One Clinical examination carried out and took radio graphs and photographs. • Patient diagnosed and treatment options discussed . • Referral letter sent to specialist endodontist for second opinion on UR2.
Two Took impressions for study models and IAS Inman Aligner . • Old distal composite filling and caries removed, and GI filling placed as an interim therapeutic restorat ion (ITR) at UL1 . • Teeth scaled and polished by hygienist and fluoride varnish applied . • Provided dietary counselling .
Three Dietary advice reassessed and analysed to ensure patient compliance . • Initial interproximal reduction and removable orthodontic appliance fitted – patient advised to wear for at least 16 hours a day .
Four Took impressions for upper Essix retainer (doubled as whitening tray) and lower whitening tray . • Teeth scaled and polished and oral health information given .
Five Whitening trays fitted, gel applied and instructions given for bleaching .
Six Whitening review . • Took impressions for cast model for diagnostic wax up .
Seven Verified model mounted in centric occlusion . • Silicone matrix made from diagnostic wax up filled with temporary composite . • UL1 ITR removed as well as old composite restorations. • UR2, UR1, UL1 and UL2 etched using 37 per cent phosphoric acid and the total etch technique – bond and primer also applied and cured . • Distal - palatal and palatal composites placed on UL1 and UR2 . • Silicone matrix made from the wax up to use as a guide. HR composite placed at UR2, UR1, UL1 and UL2 using the polychromatic layering technique with dentine shades UD2 and UD1 and enamel shade s UE3 and OB to create the mamelons at the incisal edge. Composite added to incisal palatal edge of UR3 and UL3 to maintain shallow canine guidance. • Checked occlusion and initial finishing and polishing done . • Took impressions for fabrication of clear retainer and fixed bonded retainer
Eight Two - week review – patient was happy with the outcome. • Final polishing completed using three micron and one micron polishing paste and cup and interdental finishing strips used. • Fixed retainer bonded to upper labial arch. • Took impression s for soft occlusal splint.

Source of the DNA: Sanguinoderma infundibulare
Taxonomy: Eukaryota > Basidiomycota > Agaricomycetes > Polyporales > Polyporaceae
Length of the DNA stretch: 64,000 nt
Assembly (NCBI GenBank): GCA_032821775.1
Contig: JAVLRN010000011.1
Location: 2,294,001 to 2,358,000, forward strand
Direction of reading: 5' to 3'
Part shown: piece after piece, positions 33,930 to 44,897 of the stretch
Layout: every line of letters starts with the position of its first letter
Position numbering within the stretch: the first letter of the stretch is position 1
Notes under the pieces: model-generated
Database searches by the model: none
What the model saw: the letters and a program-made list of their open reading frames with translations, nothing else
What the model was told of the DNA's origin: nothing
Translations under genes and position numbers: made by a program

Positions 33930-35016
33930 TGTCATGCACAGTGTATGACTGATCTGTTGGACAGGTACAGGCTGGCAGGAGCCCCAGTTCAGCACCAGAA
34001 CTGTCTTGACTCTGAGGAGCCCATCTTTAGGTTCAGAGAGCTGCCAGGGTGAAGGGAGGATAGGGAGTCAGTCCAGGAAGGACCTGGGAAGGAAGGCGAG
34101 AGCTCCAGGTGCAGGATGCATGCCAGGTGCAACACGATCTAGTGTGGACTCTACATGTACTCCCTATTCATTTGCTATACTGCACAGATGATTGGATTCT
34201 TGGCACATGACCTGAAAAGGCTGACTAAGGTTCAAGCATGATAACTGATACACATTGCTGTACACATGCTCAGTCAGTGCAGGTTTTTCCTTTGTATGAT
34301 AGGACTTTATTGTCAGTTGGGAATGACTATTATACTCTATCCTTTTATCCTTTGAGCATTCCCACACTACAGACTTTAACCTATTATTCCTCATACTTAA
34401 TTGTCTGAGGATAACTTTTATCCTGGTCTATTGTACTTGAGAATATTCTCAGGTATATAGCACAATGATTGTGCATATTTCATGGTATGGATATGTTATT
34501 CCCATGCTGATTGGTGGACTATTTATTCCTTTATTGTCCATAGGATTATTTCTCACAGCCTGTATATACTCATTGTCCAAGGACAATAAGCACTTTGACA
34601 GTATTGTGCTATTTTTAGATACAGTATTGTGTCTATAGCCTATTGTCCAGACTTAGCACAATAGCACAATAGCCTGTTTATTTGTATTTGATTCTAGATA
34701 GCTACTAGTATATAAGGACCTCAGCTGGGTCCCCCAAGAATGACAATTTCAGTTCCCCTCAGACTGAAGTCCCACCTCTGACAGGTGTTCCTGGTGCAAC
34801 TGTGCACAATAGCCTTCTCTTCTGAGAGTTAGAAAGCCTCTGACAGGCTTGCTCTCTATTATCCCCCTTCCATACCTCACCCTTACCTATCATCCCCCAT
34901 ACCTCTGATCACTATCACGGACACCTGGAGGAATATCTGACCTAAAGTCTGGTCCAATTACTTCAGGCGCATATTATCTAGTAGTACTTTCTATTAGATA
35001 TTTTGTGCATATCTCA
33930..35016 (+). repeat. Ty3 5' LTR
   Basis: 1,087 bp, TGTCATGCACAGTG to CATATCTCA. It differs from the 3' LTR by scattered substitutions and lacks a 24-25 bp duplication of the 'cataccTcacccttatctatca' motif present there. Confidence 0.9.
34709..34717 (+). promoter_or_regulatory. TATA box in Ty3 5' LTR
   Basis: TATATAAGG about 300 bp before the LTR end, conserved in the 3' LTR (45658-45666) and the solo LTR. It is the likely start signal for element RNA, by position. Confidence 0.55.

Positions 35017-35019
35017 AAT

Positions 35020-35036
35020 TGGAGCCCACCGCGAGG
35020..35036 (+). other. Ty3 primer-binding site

Nine Occlusal splint fitted with postoperative instructions given. Dietary and interdental cleaning advice given. Post treatment photographs taken.

Case Summary

In the finishing stages, otherwise known as the maintenance phase, orthodontic retention was crucial to preventing relapse, especially as research suggests that there is a high risk of relapse in the upper anterior region. An occlusal splint was also necessary to protect the restorations.  Altogether, the patient was very pleased with the final result of the restoration.


AlthoughI had initial reservations about using composite as I felt that ceramic would have been more aesthetically pleasing, I too am happy with the outcome, especially as literature cites composite as a suitable restorative material for worn dentition. It is also important to note that composite can be easily repaired, and if in the future the patient decides to have porcelain restorations, they can still be done. In spite of the financial and time challenges expressed by the patient, I made sure that there were no compromises in following necessary protocols such as EDEC (Examine, Design, Execute, Check), which proved invaluable to the final result.

pre treatment
post treatment
Pre treatment smile
Pre treatment right view
Pre treatment left view
Pre treatment upper occlusal
Pre treatment lower occlusal
Post alignment, pre composite build up smile.
Post alignment, pre composite build up retracted
Post treatment retracted
Post treatment smile
Post treatment right view
Post treatment left view
Post treatment upper occlusal
Post treatment lower occlusal